news 2015



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Health - Chemistry - 21.12.2015
Discovery finds possible new route to malaria vaccine
Oxford University researchers across the globe are working to beat Malaria. Now, a team of Oxford scientists in the UK and Kenya, working with colleagues in three Swiss institutes, have found two people who could reveal a new approach to targeting the malaria parasite. Malaria still claims over 400,000 lives every year, mostly due to infection by a single species of malaria parasite called Plasmodium falciparum .

Chemistry - Administration - 17.12.2015
Scientists determine how to control parasite without harming bees
Scientists determine how to control parasite without harming bees
Scientists determine how to control parasite without harming bees Scientists at the University of Sussex have determined the best way of controlling Varroa mites - one of the biggest threats facing honey bees - without harming the bees themselves. A team from the Laboratory of Apiculture and Social Insects (LASI) has determined the best dose and method for treating hives with oxalic acid, a naturally occurring chemical already being used by beekeepers to control Varroa.

Health - Chemistry - 16.12.2015
Plants use a molecular clock to predict when they’ll be infected
Plants are unable to maintain a high level of resistance to infection 24/7 - Fungal infection appears more likely to occur at dawn - Plants use their molecular clock to raise resistance levels before dawn in anticipation of infection - Molecular clock and immune system found to be connected by a single protein Plants are able to predict when infections are more likely to occur and regulate their immune response accordingly, new research has found.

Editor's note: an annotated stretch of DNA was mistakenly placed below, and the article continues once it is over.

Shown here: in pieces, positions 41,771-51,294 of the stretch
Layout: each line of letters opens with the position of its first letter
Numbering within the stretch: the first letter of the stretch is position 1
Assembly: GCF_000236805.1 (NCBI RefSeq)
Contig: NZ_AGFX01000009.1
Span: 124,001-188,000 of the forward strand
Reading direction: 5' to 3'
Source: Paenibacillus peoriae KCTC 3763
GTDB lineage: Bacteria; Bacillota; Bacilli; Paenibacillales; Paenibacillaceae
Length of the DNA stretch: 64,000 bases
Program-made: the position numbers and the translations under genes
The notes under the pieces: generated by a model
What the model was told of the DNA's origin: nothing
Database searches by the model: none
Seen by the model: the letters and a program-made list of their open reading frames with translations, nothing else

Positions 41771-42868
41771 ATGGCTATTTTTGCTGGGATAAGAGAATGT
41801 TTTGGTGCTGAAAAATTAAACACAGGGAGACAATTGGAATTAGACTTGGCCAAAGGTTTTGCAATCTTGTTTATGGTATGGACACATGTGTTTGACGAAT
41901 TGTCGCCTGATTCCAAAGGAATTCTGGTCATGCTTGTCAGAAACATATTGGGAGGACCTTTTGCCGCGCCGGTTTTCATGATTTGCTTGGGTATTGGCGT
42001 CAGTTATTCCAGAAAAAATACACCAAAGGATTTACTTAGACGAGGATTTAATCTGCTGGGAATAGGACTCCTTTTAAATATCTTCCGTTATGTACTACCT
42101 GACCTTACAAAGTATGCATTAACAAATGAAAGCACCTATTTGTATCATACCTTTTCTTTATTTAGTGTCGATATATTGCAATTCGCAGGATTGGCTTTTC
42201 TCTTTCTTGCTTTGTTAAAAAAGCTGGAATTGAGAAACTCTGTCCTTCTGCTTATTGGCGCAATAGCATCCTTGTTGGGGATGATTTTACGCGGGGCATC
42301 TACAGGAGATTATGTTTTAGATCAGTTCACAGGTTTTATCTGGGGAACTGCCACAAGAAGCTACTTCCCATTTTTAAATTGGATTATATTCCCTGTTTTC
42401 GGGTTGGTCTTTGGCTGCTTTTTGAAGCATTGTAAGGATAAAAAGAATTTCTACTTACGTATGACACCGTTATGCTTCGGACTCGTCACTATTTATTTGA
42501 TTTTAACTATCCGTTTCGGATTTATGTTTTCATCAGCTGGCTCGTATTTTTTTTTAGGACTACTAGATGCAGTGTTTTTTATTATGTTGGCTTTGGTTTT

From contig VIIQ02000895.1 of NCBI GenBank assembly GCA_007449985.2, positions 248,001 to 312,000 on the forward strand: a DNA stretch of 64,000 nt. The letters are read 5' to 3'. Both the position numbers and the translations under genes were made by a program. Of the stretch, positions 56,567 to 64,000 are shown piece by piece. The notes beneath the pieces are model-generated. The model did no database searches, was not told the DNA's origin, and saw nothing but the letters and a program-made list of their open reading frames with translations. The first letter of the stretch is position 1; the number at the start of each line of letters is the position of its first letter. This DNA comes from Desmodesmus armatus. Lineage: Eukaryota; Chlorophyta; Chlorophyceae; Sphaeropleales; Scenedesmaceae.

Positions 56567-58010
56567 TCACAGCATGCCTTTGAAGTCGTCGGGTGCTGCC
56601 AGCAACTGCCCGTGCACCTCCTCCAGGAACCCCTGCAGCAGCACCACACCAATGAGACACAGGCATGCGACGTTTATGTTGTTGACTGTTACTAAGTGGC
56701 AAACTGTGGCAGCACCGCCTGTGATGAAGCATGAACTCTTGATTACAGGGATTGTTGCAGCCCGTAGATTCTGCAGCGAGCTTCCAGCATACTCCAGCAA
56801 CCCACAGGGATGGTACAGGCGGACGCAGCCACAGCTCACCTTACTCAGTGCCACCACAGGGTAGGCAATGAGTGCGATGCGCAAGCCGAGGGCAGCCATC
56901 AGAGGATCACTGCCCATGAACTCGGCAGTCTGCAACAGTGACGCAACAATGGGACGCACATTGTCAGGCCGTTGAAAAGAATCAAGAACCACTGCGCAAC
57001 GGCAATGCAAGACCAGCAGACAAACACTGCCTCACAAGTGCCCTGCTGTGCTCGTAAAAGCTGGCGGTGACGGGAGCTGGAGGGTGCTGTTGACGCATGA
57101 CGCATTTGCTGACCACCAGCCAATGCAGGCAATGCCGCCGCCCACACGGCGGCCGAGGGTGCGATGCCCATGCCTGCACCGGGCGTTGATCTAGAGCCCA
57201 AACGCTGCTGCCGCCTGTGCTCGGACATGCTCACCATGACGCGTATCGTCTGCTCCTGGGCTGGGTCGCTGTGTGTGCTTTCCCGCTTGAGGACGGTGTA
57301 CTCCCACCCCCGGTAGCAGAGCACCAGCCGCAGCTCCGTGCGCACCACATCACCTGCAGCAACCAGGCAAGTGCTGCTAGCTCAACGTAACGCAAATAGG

Physics - Chemistry - 11.12.2015
Lancaster physicists work with Oxford on £5.2m QuEEN project
Lancaster is working with the University of Oxford on a £5.2m project which aims to design and develop the world's most efficient thermoelectric material. QuEEN (Quantum Effects in Electronic Nanodevices) funded by the EPSRC involves teams from the Physics Department at Lancaster and the Departments of Materials and Chemistry at Oxford.

Health - Chemistry - 10.12.2015
Alzheimer’s study probes chemistry of the brain
State-of-the-art simulations will investigate the cause and potential prevention of plaque build-up in the brain Experts at the University are using state-of-the-art computer simulations to study the fundamental chemistry underpinning the development of Alzheimer's disease. Dr Jamie Platts, from the School of Chemistry , has been awarded a major research grant to investigate the build-up of 'sticky' plaques in the brain, which are believed to contribute to the degradation of nerve cells in the brain and the subsequent symptoms of Alzheimer's disease.

Chemistry - Health - 03.12.2015
Swimming devices could deliver drugs inside the body
Swimming devices could deliver drugs inside the body
A new method of guiding microscopic swimming devices has the potential to deliver drugs to a targeted location inside the body, according to new research published in Nature. Engineers at the University of Sheffield have discovered that tiny spherical bead-like devices can be guided by physical structures while swimming inside fluids.

Physics - Chemistry - 18.11.2015
Research named as a World Changing Idea
Research named as a World Changing Idea